--that they seek their nourishment in the Word of God and do not allow themselves to be ensnared by political polarization or fashionable ideologies, which are ready to exploit their immense human potential;
--that they avoid the ever present temptation of systematic protest and a hypercritical attitude, under the pretext of authenticity and a spirit of collaboration;
--that they remain firmly attached to the local Church in which they are inserted, and to the universal Church, thus avoiding the very real danger of becoming isolated within themselves, then of believing themselves to be the only authentic Church of Christ, and hence of condemning the other ecclesial communities;
--that they maintain a sincere communion with the pastors whom the Lord gives to His Church, and with the magisterium which the Spirit of Christ has entrusted to these pastors;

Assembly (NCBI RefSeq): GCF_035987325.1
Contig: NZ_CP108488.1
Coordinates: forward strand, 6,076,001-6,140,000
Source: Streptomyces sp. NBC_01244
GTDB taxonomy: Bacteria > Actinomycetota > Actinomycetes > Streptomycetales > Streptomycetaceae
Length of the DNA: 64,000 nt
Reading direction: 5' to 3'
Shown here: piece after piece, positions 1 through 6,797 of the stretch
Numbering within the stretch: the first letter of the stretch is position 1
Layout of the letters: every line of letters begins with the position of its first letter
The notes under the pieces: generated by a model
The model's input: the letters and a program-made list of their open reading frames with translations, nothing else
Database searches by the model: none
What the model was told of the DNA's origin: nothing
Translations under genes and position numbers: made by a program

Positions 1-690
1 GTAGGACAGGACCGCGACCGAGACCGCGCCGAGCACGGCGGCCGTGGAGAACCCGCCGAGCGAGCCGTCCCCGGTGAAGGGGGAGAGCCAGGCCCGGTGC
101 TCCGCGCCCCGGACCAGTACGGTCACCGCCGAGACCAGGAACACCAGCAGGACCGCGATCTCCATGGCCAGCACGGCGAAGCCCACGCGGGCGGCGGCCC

--that they never look on themselves as the sole beneficiaries or sole agents of evangelization--or even the only depositaries of the Gospel--but, being aware that the Church is much more vast and diversified, accept the fact that this Church becomes incarnate in other ways than through themselves;
--that they constantly grow in missionary consciousness, fervor, commitment and zeal;
--that they show themselves to be universal in all things and never sectarian.
On these conditions, which are certainly demanding but also uplifting, the ecclesial communautes de base will correspond to their most fundamental vocation: as hearers of the Gospel which is proclaimed to them and privileged beneficiaries of evangelization, they will soon become proclaimers of the Gospel themselves.